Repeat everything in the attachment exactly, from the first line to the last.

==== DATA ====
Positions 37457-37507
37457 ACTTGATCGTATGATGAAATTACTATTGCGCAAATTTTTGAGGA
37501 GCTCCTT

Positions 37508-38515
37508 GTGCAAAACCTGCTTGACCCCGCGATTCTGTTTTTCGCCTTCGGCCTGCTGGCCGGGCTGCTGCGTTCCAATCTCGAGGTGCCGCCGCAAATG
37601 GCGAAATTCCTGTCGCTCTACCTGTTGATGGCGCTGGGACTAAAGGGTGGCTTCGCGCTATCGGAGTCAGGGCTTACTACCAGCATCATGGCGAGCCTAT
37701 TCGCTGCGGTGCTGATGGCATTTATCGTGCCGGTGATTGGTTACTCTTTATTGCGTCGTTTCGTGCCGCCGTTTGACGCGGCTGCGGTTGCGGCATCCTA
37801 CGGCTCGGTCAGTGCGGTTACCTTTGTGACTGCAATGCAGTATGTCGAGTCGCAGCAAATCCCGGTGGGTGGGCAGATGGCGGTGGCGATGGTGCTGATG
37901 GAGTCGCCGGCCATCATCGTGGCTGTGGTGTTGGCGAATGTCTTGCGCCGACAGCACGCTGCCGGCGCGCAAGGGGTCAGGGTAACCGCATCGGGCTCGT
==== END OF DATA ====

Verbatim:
Positions 37457-37507
37457 ACTTGATCGTATGATGAAATTACTATTGCGCAAATTTTTGAGGA
37501 GCTCCTT

Positions 37508-38515
37508 GTGCAAAACCTGCTTGACCCCGCGATTCTGTTTTTCGCCTTCGGCCTGCTGGCCGGGCTGCTGCGTTCCAATCTCGAGGTGCCGCCGCAAATG
37601 GCGAAATTCCTGTCGCTCTACCTGTTGATGGCGCTGGGACTAAAGGGTGGCTTCGCGCTATCGGAGTCAGGGCTTACTACCAGCATCATGGCGAGCCTAT
37701 TCGCTGCGGTGCTGATGGCATTTATCGTGCCGGTGATTGGTTACTCTTTATTGCGTCGTTTCGTGCCGCCGTTTGACGCGGCTGCGGTTGCGGCATCCTA
37801 CGGCTCGGTCAGTGCGGTTACCTTTGTGACTGCAATGCAGTATGTCGAGTCGCAGCAAATCCCGGTGGGTGGGCAGATGGCGGTGGCGATGGTGCTGATG
37901 GAGTCGCCGGCCATCATCGTGGCTGTGGTGTTGGCGAATGTCTTGCGCCGACAGCACGCTGCCGGCGCGCAAGGGGTCAGGGTAACCGCATCGGGCTCGT